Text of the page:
What is ERTMS?
ERTMS (the European Rail Traffic Management System) is the system of standards for management and interoperation of signalling for railways in Europe. The ERTMS environment consists of 3 parts:
- GSM–R for rail telecommunication
- European Train Control System (ETCS) for signalling
- European Train Management Layer (ETML) for passenger and fleet management
At the same time as enabling interoperability of trains in the EU, the deployment of ERTMS has two significant benefits – to enhance safety and to increase the efficiency of train operations.
Greater train operational efficiency is gained by enabling trains to run more frequently and by enabling the trains to be longer, thereby making it easier to carry more passengers. This is made possible because in place of the previous national signalling equipment etc, ERTMS uses a single new Europe-wide standard for train control and command systems.
Why test ERTMS rail telecoms and signalling performance?
ERTMS networks are complex environments that present many monitoring challenges and issues, including:
- GSM-R coverage needs to be available everywhere and at all times
- Network supervision must be 24×7
- The monitoring system needs to be able to evaluate complex systems interactions (GSM-R/ETCS/IXL)
- The monitoring system must also identify root-causes, when anomalies occur
- The data collected needs to be retained for a sufficient period of time to:
- ensure that network upgrades can be properly tracked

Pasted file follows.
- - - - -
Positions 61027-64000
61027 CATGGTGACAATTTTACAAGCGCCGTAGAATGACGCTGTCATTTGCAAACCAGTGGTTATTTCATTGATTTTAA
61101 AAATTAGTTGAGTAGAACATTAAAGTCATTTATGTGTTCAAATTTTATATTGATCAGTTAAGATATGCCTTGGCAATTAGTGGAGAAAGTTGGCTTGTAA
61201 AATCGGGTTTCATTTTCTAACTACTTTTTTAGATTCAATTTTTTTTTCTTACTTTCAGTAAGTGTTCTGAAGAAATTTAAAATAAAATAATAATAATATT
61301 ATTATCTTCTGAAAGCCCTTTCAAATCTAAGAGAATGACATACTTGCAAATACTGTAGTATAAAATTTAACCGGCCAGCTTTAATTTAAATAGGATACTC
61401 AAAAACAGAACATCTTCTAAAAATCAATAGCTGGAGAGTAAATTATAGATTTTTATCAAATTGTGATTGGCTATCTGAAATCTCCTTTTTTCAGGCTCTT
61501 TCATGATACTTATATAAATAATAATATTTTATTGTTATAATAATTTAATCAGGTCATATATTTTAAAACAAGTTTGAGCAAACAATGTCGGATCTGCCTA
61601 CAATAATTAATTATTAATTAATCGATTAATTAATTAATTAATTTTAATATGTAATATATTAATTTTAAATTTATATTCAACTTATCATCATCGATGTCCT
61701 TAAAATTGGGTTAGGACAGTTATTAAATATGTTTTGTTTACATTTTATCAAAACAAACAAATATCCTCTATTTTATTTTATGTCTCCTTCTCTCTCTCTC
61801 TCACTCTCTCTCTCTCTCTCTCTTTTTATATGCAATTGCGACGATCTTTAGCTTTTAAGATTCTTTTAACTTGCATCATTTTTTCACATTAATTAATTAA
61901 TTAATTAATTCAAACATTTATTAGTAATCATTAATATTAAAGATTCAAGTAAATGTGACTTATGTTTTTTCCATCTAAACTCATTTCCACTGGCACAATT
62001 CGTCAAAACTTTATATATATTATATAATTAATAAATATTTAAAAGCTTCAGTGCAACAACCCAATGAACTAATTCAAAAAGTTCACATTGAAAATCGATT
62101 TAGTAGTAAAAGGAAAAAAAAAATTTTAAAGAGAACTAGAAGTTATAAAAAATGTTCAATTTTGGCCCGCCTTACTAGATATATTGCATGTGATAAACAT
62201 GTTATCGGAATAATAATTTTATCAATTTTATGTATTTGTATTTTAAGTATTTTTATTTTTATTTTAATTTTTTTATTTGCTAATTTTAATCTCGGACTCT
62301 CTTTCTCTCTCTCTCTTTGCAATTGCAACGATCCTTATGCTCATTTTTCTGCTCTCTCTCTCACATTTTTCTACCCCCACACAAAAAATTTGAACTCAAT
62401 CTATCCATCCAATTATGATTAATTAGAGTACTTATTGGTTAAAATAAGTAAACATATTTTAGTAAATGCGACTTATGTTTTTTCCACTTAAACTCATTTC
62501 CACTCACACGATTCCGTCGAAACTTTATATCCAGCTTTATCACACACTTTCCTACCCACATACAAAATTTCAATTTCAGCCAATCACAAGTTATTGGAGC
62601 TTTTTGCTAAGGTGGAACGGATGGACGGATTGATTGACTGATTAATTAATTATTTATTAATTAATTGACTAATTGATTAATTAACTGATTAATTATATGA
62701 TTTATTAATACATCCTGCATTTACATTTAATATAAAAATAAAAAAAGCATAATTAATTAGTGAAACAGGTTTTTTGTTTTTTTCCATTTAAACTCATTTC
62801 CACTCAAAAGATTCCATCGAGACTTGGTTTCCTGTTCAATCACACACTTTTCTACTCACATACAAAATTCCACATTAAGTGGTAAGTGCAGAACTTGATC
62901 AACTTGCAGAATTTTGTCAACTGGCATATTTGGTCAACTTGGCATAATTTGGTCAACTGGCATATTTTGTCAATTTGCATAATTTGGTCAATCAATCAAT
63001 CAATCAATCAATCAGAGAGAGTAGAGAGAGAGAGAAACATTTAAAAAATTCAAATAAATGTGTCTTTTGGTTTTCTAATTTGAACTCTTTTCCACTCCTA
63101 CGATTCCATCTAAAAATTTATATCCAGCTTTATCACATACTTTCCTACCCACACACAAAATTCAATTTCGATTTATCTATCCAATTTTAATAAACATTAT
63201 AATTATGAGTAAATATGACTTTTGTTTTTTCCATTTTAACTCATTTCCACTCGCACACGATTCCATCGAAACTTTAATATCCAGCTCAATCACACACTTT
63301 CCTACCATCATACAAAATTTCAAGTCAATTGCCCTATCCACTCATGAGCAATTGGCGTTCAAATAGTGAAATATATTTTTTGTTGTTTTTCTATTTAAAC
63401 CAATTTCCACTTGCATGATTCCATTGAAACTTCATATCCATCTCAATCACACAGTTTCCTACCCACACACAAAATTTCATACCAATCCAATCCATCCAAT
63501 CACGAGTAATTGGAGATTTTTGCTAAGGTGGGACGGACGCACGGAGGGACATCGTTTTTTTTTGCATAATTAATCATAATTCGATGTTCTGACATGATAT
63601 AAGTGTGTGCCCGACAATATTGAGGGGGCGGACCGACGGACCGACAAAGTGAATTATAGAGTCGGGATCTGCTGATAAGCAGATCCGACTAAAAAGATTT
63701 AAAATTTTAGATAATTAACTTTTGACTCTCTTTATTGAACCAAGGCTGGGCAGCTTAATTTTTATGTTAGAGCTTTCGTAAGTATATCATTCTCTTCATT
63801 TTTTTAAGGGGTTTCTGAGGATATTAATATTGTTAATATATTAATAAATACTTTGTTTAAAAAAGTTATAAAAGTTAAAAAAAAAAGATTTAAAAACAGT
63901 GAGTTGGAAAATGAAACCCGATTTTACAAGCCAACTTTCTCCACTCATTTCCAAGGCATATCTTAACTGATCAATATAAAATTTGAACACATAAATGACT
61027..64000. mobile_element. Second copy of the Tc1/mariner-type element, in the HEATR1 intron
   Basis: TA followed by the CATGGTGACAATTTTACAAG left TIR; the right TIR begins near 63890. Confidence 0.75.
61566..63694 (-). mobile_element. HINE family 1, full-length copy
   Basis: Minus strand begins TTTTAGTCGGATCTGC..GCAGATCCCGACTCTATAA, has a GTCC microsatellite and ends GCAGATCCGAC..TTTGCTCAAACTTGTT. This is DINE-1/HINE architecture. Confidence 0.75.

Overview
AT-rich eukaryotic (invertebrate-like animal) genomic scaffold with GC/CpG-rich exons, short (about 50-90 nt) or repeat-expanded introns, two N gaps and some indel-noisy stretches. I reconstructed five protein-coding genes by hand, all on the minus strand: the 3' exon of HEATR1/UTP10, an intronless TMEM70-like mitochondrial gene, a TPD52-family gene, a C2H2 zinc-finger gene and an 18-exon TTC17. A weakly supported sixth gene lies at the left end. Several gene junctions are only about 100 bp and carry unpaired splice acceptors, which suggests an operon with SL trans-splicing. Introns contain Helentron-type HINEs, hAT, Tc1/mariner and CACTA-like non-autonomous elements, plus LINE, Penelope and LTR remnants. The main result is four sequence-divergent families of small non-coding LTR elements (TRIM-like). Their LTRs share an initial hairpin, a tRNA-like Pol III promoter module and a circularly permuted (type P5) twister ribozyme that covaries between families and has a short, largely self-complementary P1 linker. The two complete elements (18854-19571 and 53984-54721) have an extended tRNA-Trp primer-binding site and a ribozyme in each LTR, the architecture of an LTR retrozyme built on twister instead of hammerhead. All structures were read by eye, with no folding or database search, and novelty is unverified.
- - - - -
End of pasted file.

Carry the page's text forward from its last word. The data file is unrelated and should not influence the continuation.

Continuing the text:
- perform appropriate rollbacks, in the case of malfunction
- score performances and identify trends
If either or both of the GSM-R or signalling systems fail, the train control system is compromised and it cannot operate. This causes delays, incurs penalties and costs, and impacts safety. That is why they need troubleshooting and regular network quality assessments.
Accurate and frequent testing is used on new train lines to demonstrate they meet the necessary ERTMS and industry safety standards. Testing existing lines ensures that a high quality of service continues to be available at all times and helps with maintenance planning.
How are the tests carried out?
In many cases, the test and monitoring equipment is installed on test trains and wayside, along the track. Telecom and signalling operatives collect GSM-R and signalling data, which is used to measure the quality of service and identify issues.
However, as test trains often operate outside the main commuting times and are expensive to equip, portable GSM-R testing solutions are also used to extend the testing capability. Operators can conduct their own tests or run automated tests on-board operational trains or on platforms, using test equipment in trolleys or backpacks.
Benefits of testing and ongoing monitoring
- source and pinpoint rail telecom network failures
- identify when and which internal and third party interferences affect GSM-R network performances and service availability
- source and pinpoint signalling issues
- enable full end-to-end call tracing
- obtain geo-location measurements in tunnels, even when GPS is unavailable
- provide performance measurement to meet industry compliance standards
- ensure performance measurement campaigns comply with UIC testing methodologies